Lemierre syndrome

Lemierre syndrome

 [lĕ-myer´]
thrombophlebitis of the internal jugular vein with secondary spread of infection, resulting from an acute oropharyngeal infection.
References in periodicals archive ?
Increased diagnosis of Lemierre syndrome and other Fusobacterium necrophorum infections at a children's hospital," Pediatrics, vol.
Lemierre syndrome following oropharyngeal infection: A case series.
Lemierre syndrome or postanginal sepsis (necrobacillosis) is characterized by septic thrombophlebitis of the internal jugular vein (IJV) with frequent metastatic infections, usually due to anaerobic organisms.
Lemierre syndrome, which is a severe suppurative complication of bacterial pharyngitis, needs to be considered.
Baig MA, Rasheed J, Subkowitz D, Vieira J: A review of lemierre syndrome.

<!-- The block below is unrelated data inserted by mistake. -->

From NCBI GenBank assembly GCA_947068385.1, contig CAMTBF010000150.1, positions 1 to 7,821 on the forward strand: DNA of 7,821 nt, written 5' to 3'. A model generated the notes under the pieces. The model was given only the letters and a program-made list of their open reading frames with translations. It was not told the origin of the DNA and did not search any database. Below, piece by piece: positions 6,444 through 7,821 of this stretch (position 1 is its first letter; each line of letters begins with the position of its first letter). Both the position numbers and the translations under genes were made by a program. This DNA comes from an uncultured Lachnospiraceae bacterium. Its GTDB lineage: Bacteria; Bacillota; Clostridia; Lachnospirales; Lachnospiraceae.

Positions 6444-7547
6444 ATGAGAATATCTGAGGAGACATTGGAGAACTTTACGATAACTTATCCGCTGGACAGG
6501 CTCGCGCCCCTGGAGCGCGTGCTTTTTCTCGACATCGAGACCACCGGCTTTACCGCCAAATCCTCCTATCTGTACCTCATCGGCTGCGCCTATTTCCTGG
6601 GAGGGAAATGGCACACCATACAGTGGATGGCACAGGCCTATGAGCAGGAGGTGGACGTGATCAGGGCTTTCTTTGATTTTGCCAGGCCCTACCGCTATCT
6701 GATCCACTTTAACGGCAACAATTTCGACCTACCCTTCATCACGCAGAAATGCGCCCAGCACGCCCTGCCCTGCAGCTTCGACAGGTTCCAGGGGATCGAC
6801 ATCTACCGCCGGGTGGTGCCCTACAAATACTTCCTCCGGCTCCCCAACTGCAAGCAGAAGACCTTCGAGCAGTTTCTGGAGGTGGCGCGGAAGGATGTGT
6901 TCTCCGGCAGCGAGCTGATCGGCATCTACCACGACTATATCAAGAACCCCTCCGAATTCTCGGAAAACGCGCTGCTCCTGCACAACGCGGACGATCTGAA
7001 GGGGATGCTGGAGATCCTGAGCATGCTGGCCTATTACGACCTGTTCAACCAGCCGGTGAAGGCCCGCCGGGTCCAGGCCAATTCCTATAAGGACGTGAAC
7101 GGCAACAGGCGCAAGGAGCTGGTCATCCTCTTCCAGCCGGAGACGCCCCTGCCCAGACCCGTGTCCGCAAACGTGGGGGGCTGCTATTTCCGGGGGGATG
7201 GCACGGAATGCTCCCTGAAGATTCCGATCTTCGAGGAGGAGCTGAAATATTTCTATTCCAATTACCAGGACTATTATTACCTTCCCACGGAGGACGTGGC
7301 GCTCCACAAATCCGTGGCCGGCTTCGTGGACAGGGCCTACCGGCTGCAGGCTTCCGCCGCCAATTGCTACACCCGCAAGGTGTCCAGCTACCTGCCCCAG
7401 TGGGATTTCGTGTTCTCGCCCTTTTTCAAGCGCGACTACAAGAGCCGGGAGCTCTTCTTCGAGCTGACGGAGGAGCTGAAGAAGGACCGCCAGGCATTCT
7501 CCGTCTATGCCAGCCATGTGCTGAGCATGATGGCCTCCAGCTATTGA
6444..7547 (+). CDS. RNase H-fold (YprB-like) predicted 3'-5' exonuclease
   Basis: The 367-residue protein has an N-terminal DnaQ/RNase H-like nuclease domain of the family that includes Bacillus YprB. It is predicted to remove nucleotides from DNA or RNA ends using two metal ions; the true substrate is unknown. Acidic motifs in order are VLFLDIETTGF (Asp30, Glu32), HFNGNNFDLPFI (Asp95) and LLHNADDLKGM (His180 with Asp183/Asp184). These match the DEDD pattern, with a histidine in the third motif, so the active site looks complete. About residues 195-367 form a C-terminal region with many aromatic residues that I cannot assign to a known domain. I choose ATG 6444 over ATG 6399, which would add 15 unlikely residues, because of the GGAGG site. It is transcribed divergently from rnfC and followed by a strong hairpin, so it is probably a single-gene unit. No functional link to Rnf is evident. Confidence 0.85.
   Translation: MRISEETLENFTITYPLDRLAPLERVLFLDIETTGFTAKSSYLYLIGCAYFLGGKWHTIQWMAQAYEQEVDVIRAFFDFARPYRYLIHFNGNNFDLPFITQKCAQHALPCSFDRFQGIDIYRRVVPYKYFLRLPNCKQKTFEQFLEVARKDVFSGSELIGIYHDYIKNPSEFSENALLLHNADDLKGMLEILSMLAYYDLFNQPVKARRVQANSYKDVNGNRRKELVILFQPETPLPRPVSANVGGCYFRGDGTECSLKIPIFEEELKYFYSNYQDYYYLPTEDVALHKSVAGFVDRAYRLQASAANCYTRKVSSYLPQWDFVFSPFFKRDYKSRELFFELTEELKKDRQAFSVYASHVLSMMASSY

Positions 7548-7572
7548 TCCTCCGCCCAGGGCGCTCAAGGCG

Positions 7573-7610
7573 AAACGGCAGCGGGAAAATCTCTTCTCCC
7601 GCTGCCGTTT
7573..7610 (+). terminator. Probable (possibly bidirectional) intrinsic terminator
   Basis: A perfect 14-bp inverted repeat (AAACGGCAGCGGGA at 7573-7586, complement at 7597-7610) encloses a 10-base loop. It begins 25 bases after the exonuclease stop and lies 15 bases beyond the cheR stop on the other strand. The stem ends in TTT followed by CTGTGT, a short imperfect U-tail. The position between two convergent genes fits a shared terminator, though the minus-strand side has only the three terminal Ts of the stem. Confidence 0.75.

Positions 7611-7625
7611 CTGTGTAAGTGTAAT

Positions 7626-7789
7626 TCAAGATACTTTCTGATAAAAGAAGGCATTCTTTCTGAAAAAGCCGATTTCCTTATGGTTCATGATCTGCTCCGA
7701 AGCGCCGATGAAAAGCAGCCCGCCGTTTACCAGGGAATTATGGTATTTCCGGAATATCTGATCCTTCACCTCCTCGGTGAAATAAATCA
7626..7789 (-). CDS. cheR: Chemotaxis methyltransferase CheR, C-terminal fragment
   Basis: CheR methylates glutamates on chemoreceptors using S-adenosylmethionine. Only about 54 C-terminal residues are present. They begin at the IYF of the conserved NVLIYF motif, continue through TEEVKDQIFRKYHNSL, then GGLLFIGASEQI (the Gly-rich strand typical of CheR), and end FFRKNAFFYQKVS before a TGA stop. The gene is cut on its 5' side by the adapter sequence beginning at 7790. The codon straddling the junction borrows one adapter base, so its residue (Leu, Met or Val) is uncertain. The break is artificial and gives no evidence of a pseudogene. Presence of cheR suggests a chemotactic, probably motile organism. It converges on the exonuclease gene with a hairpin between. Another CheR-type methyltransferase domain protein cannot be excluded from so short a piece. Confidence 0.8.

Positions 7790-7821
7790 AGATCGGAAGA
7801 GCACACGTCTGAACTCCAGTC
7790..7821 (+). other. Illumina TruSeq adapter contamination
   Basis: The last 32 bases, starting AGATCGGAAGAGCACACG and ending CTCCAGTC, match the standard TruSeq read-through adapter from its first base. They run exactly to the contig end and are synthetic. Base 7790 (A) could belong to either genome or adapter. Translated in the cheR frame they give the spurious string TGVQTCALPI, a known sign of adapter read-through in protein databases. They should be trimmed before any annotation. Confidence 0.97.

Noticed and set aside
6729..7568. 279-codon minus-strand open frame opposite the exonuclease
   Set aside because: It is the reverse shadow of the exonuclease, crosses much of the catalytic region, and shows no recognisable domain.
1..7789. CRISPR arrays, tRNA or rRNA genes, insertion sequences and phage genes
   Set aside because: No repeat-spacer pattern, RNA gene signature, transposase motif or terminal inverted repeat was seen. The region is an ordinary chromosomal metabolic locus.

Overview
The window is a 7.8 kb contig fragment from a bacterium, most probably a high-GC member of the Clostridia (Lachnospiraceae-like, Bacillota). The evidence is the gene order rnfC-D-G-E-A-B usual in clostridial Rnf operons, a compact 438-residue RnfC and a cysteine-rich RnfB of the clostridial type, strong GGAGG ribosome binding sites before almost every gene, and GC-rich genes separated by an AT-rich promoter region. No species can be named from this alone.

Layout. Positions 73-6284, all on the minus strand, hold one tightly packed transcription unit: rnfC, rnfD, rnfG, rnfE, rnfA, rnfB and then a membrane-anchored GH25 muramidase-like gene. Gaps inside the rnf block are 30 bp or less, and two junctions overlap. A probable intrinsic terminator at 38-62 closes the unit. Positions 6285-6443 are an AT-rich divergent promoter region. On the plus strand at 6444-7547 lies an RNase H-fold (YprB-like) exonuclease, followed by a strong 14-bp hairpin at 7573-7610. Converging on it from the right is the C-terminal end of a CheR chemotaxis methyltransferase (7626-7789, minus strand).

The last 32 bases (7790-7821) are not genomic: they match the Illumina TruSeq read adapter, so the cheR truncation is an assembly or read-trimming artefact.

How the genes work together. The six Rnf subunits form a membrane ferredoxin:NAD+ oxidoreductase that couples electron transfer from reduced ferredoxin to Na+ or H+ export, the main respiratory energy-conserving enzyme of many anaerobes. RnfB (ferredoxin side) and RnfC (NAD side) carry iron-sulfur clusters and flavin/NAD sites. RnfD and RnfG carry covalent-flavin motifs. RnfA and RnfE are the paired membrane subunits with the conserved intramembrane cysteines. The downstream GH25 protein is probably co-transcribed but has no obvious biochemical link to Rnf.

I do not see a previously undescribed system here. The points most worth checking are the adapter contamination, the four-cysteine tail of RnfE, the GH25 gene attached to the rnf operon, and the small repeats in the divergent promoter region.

2) Clinical criteria to further define Lemierre syndrome were coined in 1989 by Sinave et al, and consists of: (1) primary infection of the oropharynx; (2) bacteremia as evidenced by one or more positive blood culture; (3) clinical or radiologic evidence of internal jugular vein thrombosis; and (4) at least one metastatic focus.
Also a rare entity, Lemierre syndrome is a thrombophlebitis that develops as a complication of an oropharyngeal infection.
Abstract: Lemierre syndrome is septic thrombophlebitis of the internal jugular vein caused typically by an oropharyngeal infection.
Lemierre syndrome (also known as postanginal sepsis).
2,3) Ultrasound, CT, or MRI can be used for evaluating jugular vein patency in patients with suspected Lemierre syndrome (internal jugular vein thrombophlebitis and septic emboli secondary to pharyngotonsillitis).
Lemierre syndrome develops after pharyngeal infection secondary to the virulent nature of the Gram-negative anaerobe F necrophorum, part of the normal flora of the oropharynx, female genital tract, and alimentary canal.